FAIRBANKS - Diabetes increased 27 percent among Alaska adults from 2000 to 2004, according to the state epidemiology office, continuing a trend first noted in 1995.
The trend is likely to continue, Alaska health officials said, as Alaskans fall into the same health traps as the rest of the United States.
"It's this lifestyle element of our society that's really doing a lot of harm," said Julien Naylor, director of the Alaska Native Medical Center's diabetes program. "And it's increasing."
Naylor, speaking at the University of Alaska Fairbanks last week, said lifestyle changes such as inactivity and unhealthy food choices, coupled with increasing meal portion sizes, have contributed to the increase in obesity.
The changes in American diet and lifestyles have contributed to the approximately 20 million Americans that have Type 2 diabetes, she said. Of those 20 million, it's estimated that 6 million people have not been diagnosed.
Those numbers are expected to increase. About 41 million Americans will be diagnosed with diabetes in their lifetime, Naylor said. If the trend continues, Americans born in 2000 will have a 1 in 3 chance of developing diabetes.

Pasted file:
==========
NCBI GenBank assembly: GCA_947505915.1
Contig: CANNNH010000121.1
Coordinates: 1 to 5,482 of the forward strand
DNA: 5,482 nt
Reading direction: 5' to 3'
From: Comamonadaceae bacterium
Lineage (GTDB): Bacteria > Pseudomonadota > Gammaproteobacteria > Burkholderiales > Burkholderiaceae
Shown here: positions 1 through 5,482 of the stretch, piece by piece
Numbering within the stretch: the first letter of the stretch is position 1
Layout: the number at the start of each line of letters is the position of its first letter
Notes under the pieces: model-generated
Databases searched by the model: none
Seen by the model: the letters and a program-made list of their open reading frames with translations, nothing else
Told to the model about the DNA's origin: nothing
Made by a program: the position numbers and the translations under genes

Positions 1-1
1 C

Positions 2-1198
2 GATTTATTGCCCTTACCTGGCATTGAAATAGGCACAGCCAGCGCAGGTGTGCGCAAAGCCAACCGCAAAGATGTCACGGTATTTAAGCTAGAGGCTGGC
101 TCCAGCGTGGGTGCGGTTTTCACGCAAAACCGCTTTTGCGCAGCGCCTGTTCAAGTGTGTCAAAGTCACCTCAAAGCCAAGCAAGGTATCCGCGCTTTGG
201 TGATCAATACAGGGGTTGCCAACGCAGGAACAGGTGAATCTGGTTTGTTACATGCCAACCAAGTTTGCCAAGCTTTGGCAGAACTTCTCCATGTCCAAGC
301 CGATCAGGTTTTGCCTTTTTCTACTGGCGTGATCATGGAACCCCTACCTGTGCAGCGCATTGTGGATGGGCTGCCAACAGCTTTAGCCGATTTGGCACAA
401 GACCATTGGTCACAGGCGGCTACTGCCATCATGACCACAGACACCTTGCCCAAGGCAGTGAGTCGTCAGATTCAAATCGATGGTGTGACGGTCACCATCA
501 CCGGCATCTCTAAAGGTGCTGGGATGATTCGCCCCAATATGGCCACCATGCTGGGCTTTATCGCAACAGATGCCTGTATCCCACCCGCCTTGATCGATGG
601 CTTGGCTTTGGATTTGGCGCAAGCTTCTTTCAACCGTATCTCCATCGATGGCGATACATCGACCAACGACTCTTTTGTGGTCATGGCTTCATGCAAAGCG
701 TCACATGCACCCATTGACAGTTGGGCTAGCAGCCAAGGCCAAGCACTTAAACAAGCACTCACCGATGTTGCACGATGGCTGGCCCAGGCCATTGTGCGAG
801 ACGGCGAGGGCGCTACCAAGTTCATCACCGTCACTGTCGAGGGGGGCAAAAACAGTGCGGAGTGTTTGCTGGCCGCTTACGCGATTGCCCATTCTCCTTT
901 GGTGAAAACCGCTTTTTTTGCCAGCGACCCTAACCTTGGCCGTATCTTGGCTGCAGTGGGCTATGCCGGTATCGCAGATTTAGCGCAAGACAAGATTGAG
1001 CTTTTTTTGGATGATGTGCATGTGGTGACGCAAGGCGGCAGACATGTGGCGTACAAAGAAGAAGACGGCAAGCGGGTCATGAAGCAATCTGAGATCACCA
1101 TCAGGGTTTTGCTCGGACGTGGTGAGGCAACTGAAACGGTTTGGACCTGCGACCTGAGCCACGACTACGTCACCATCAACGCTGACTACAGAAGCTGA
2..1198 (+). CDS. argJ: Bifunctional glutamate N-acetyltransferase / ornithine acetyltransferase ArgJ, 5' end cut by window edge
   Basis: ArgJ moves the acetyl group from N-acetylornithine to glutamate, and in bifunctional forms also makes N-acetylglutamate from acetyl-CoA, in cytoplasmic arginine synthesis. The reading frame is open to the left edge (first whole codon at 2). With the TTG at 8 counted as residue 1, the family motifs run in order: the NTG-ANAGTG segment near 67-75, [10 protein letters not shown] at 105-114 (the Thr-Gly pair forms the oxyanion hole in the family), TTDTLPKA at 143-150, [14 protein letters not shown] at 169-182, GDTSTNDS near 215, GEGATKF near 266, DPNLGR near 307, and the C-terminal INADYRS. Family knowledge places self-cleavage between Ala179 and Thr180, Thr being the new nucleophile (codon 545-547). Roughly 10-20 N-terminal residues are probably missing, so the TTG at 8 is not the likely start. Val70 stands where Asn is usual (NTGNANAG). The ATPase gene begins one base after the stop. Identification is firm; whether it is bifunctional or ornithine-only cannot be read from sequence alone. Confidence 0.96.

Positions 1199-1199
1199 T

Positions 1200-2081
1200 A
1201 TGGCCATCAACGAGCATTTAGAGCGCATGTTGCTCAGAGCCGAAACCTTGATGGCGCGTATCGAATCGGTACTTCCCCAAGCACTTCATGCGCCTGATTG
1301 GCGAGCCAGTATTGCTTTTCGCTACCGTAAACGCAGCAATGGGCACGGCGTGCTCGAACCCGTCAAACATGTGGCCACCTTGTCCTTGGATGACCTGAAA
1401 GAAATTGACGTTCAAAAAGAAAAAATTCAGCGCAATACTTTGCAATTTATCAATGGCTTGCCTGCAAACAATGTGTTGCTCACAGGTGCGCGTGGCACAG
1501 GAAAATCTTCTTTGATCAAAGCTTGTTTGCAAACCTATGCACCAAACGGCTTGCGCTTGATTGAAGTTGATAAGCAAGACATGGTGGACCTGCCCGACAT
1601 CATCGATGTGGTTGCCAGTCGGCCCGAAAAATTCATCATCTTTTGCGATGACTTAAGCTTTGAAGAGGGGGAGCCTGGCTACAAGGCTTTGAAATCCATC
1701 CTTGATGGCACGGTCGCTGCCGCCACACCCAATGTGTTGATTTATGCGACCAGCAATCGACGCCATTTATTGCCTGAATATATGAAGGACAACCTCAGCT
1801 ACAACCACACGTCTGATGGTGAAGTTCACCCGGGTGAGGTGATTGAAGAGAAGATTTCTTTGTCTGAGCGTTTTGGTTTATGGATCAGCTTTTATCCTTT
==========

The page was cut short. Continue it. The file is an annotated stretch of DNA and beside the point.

In Alaska, 21,024 adult Alaskans reported they had been diagnosed with diabetes in 2004.
Diabetes is a chronic disease in which the body does not produce or properly use insulin, a hormone needed to convert sugar starches and other food into energy. It can be a direct cause of death or lead to complications causing death.
Naylor said it is difficult for Americans accustomed to recliners and super-sized fast-food meals to change their ways.
While there are fewer numbers of Alaska Natives with diabetes compared to other groups, there is a greater increase in Natives developing diabetes, Naylor said. American Indians and Alaska Natives born in 2000 will have a 1-in-2 chance of developing diabetes if the trend is not reversed.
Programs to address diabetes in Alaska Native populations, especially in rural areas, have sprung up across the state, including nutrition campaigns and summer activity programs for children.
Naylor said those types of locally organized programs will be the best defense against a growing epidemic.
"'Think globally, act locally,' that is what will turn this around," she said. "But it will not turn around quickly."
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